An athletic cup may be one of the most important pieces of safety equipment your son can use. Here’s what you need to know.
Jersey? Check. Helmet? Check. Athletic cup? If you’re a parent of a young male athlete, that last one may be a head-scratcher.
An athletic cup is a device used to protect against groin injuries from contact sports. It guards against hits and kicks or collisions with a ball or player’s helmet. And it’s often overlooked — many athletes choose not to use it. Even if your son only goes in for a few minutes of play, don’t skip the cup.
“Just like a helmet, an athletic cup is a critical piece of gear,” says Dr. Jacob Baber, a urologist at Geisinger.
Protection starts early
For some activities, like riding a bike or swimming, wearing a cup isn’t necessary. But playing high-impact sports (think basketball, soccer, baseball and lacrosse) puts athletes at risk for a groin injury. Even the smallest players can benefit from the added protection that wearing a cup offers.
So, how young is too young to start wearing one? “As soon as your son starts playing sports, he should wear a cup,” Dr. Baber says.
Don’t get caught without one
When your son is on the field, run-ins with a loose ball or unintentional contact with another player happen. Those run-ins can put your son at risk of a hit to the crotch.
That risk increases as your son gets older. “Once boys hit puberty, their testicles grow, and the scrotum drops. This makes them more likely to have a groin injury,” says Dr. Baber.
Injuries can range from mild bruising and swelling to more serious things like:
- Groin strains or sprains
- Inguinal hernias
- Sports hernias
- Testicular torsion
Your son can reduce the risk of a groin injury by putting on a cup before heading onto the field.
To get him used to the idea of using a cup, keep the lines of communication open.
“Talk with their coaches and doctor to reinforce the importance of using an athletic cup whenever they play sports,” says Dr. Baber.
What to look for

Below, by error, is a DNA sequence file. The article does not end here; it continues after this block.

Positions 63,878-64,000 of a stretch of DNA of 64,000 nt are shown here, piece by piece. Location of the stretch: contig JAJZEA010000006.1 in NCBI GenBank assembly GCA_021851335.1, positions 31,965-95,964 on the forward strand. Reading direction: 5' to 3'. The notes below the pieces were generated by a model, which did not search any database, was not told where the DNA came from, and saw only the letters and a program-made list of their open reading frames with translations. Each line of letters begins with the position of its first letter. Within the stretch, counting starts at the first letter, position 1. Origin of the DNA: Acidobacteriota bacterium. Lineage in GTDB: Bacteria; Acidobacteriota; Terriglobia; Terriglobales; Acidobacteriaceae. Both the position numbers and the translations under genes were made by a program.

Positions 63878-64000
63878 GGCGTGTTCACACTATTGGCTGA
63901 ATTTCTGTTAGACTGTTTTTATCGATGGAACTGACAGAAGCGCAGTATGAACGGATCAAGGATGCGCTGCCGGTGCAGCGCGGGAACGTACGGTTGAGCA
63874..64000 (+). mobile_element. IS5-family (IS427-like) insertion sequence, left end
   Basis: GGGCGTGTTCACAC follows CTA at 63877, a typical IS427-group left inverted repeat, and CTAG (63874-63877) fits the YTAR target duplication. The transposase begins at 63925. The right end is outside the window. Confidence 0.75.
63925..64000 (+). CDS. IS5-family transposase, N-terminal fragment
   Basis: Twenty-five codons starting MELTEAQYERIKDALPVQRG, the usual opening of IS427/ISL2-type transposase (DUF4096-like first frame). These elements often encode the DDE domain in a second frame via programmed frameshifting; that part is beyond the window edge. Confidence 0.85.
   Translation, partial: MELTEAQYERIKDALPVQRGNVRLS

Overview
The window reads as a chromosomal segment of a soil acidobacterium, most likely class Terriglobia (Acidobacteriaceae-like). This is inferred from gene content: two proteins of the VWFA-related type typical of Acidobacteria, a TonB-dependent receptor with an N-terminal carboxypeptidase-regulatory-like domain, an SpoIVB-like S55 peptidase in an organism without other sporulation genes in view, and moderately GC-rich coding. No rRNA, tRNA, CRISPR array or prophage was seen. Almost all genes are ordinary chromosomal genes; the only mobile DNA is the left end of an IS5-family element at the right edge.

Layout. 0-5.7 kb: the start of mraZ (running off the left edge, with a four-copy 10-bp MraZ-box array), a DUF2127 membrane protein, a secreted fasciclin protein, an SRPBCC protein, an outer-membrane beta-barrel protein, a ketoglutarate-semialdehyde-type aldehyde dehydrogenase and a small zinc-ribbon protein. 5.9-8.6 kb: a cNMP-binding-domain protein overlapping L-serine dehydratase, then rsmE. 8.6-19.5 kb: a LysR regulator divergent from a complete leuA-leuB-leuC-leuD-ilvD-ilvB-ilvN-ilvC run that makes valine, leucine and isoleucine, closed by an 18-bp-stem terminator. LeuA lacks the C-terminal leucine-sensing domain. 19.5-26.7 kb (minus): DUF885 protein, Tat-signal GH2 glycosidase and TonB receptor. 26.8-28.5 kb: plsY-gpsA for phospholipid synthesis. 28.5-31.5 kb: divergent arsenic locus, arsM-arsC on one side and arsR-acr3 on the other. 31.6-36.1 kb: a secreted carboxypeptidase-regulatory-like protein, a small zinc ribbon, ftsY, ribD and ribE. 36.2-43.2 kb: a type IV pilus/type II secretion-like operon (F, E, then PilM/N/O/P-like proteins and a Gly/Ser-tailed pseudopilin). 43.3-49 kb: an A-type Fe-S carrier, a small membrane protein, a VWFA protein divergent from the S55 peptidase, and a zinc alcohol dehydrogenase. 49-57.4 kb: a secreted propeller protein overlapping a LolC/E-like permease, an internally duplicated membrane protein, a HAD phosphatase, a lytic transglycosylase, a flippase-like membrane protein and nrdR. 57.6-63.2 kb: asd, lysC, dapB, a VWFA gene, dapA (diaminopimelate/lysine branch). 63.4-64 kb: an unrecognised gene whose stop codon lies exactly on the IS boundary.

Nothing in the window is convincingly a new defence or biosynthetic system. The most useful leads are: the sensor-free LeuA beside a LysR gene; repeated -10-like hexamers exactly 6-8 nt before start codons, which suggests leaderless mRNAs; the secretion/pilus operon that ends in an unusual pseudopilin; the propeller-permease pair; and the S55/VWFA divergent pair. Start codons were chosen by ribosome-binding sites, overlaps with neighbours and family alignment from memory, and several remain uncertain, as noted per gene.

If he doesn’t own a cup, find one online or at your local sporting goods store.
Not sure where to start? Dr. Baber suggests, “Look for cups that are strong enough to protect the groin while being comfortable.”
When he’s ready to go shopping, these tips will help your son find the right one.
Select a cup based on age and size. Some athletes find that wearing a cup is uncomfortable. That’s why finding the right size is key. Athletic cups are available for most age groups, starting from age 4 up to adults. For smaller children (4’6” and up to 75 lbs.), consider a cup that’s 1 ¾” deep. Kids 5’6” and 110 lbs. may be most comfortable in a cup that’s 2” deep. Older boys may want to consider a deeper cup, up to 2 ½”. After you find the right size, check for fit. “A properly sized cup should fit comfortably around the groin area and shouldn’t touch the testicles,” says Dr. Baber.
If the cup shifts or feels too loose, choose a different size.
Choose a material. Cups used to be made out of metal. They may have offered good protection, but they probably weren’t very comfortable. Your athlete will breathe a sigh of relief knowing they can choose cups made from:
- Soft or hard plastic
- Carbon fiber
For added comfort, consider a model with gel padding around the edges. And, for easier cleaning, look for one that’s machine washable.
Consider durability. The type of cup an athlete needs depends on the kind of hits he’ll take. Football, for example, is a higher impact sport than wrestling, so a young quarterback might need something sturdier than a wrestler would.
Don’t forget an athletic supporter. After finding the right cup, you’ll need to look for a supporter to hold it in place. Pick from traditional athletic supporters (also called jockstraps), impact shorts or compression shorts. So, how to wear a cup? To put the cup in, slide it into the pocket on the front of the supporter with the narrow end facing down. Once it’s in place, adjust until it fits comfortably over the penis and testicles.
When your son has the gear he needs, he can focus on playing his best. So the next time he’s getting his uniform ready, make sure his gear includes a cup.
Does your child have a sports injury? Look for these signs.